William Easterly says defining health care as a human right "has made global healthcare more unequal":
Human rights are the wrong basis for healthcare, by William Easterly, Commentary, Financial Times: The agonizing US healthcare debate has taken on a new moral tone. President Barack Obama recently held a conference call with religious leaders in which he called healthcare “a core ethical and moral obligation”. Even Sarah Palin felt obliged to concede: “Each of us knows that we have an obligation to care for the old, the young and the sick.”
This moral turn echoes an international debate about the “right to health”. Yet the global campaign to equalize access to healthcare has had a surprising result: it has made global healthcare more unequal.
The notion of a “right to health” has its origins in the United Nations’ Universal Declaration of Human Rights in 1948. But in the decades that followed, foreign aid’s most successful efforts in health – such as the World Health Organization and Unicef campaigns on vaccines and antibiotics – were based on a more limited goal: obtaining the largest possible health benefits for the poor from finite foreign aid budgets.
The moral argument made a big comeback in the new millennium. One of its most eloquent advocates is Dr Paul Farmer, who earned fame with heroic efforts to give people access even to complex medical treatment amid extreme poverty in Haiti and Rwanda, saying that healthcare was “a fundamental human right, which should be available free”. The WHO shifted from pragmatic improvement of health outcomes towards “the universal realization of the right to health”. Even Amnesty International ... added a new section to its human rights report in 2009 on the “right to health”.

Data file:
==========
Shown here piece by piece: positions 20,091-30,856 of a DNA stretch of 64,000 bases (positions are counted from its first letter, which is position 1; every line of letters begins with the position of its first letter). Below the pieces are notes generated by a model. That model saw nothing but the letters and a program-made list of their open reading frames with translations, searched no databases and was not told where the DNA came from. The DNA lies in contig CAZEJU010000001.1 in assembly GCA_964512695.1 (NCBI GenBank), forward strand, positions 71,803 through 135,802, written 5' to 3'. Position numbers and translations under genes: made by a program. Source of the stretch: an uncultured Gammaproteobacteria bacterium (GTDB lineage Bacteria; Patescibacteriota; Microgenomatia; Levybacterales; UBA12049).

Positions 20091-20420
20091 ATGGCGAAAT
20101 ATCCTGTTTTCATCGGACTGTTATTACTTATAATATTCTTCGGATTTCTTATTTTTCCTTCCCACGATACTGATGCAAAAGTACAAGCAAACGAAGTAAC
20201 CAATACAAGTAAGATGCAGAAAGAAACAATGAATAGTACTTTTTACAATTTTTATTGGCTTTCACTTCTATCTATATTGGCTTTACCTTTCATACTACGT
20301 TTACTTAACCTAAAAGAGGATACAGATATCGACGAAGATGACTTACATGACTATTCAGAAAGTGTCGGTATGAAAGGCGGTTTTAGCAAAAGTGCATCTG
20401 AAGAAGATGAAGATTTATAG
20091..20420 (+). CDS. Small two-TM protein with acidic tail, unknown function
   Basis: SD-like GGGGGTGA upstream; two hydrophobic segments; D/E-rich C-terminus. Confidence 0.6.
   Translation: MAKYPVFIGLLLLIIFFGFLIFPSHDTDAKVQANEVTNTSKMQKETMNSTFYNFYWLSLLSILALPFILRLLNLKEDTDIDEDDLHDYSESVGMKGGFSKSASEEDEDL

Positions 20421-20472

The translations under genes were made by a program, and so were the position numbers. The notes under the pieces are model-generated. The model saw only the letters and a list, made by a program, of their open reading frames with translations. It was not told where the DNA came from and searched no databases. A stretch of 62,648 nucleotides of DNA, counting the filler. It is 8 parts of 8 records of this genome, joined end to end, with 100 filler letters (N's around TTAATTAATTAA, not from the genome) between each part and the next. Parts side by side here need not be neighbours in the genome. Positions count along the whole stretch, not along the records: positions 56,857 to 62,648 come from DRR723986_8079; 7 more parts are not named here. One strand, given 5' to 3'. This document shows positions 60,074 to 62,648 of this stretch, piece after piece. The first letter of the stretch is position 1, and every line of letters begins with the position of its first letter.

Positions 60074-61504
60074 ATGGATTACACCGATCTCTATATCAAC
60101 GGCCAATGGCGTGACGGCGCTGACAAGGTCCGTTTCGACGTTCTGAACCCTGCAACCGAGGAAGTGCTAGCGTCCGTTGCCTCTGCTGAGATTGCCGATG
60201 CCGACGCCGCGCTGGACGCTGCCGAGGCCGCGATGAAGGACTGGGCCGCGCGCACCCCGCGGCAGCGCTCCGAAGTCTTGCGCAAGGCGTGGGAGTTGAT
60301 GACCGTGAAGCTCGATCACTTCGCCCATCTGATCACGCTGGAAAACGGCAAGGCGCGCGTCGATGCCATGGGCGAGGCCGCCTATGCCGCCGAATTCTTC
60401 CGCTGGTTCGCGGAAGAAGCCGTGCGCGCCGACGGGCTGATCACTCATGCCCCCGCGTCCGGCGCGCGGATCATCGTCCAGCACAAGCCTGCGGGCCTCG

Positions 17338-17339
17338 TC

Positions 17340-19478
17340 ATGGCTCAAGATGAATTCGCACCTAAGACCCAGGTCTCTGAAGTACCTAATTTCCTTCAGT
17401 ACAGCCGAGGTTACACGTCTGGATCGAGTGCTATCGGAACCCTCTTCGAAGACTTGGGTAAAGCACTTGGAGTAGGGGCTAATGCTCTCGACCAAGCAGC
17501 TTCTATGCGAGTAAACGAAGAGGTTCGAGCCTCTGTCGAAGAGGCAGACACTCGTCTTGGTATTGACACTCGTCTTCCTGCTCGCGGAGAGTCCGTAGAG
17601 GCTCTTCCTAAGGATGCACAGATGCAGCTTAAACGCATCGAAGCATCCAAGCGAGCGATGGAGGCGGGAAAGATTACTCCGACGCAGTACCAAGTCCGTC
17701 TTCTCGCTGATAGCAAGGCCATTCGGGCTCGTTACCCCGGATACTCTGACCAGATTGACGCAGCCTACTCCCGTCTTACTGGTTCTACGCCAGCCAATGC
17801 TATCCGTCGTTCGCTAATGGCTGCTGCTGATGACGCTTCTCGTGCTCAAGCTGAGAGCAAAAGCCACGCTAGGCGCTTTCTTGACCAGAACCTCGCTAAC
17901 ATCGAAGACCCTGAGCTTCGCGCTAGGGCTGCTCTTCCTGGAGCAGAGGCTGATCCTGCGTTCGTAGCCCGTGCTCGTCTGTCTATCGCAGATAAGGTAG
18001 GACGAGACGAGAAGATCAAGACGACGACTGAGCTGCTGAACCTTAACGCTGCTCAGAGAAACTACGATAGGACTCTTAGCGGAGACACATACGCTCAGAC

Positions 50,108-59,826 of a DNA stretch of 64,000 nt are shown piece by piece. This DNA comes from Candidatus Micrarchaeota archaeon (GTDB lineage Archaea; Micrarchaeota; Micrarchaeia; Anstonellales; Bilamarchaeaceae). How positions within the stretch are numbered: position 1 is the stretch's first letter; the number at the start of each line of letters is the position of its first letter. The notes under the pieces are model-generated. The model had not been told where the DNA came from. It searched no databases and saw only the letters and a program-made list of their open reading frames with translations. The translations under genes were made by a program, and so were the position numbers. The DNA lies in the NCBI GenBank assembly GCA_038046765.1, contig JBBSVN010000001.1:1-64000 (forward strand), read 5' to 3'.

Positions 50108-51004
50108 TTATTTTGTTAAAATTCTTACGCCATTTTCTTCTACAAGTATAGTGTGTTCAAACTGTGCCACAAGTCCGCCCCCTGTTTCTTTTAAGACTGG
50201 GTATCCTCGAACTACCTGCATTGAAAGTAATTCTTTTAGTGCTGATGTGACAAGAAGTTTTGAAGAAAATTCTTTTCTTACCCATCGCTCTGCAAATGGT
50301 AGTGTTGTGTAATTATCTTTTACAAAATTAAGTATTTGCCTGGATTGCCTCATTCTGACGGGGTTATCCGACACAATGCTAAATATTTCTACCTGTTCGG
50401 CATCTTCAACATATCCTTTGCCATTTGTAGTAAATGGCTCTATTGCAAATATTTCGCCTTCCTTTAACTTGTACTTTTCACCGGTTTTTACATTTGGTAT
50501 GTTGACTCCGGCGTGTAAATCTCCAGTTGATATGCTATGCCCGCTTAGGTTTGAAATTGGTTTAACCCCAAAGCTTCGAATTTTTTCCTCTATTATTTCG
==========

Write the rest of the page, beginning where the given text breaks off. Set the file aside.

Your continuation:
So what is the problem? It is impossible for everyone immediately to attain the “highest attainable standard” of health... So which “rights to health” are realized is a political battle. Political reality is that such a “right” is a trump card to get more resources – and it is rarely the poor who play it most effectively.
The biggest victory of the “right to health” movement has been the provision of aid-financed antiretroviral treatment for African Aids patients, who include the upper and middle classes. ...
Saving lives in this way is a great cause – except to the extent that it takes resources away from other diseases. Alas, many observers fear that is exactly what it did.
An evaluation by the World Bank in 2009 faulted the bank for allowing Aids treatment to drive out many other programs. Global deaths due to either tuberculosis or malaria stood at 2m in 2008, around the same as those from Aids. Yet Aids accounted for 57 per cent of World Bank projects on communicable diseases from 1997 to 2006, compared with 3 per cent for malaria and 2 per cent for TB. Other big killers of the poor – such as pneumonia, measles and diarrheal diseases, which together accounted for more than 5m deaths in 2008 – received even less attention. ...
The lesson is that, while we can never be certain, the “right to health” may have cost more lives than it saved. The pragmatic approach – directing public resources to where they have the most health benefits for a given cost – historically achieved far more than the moral approach.
In the US and other rich countries, a “right to health” is a claim on funds that has no natural limit, since any of us could get healthier with more care. We should learn from the international experience that this “right” skews public resources towards the most politically effective advocates, who will seldom be the neediest.
This is not my area, but I do wonder if the problem is the designation of the right, or something more systemic within these countries. That is, the implicit assumption is that with a different goal - a "pragmatic approach" of directing resources where they will have the most benefits - the poor would have fared better, but are we sure that's the case? Who decides what defines "the most benefits"? My guess is that the same people who diverted resources before would manage to do so again by defining the benefits appropriately, i.e. in a way that benefits the same groups of people as before. If so, then the problem is not the designation of a right to health care.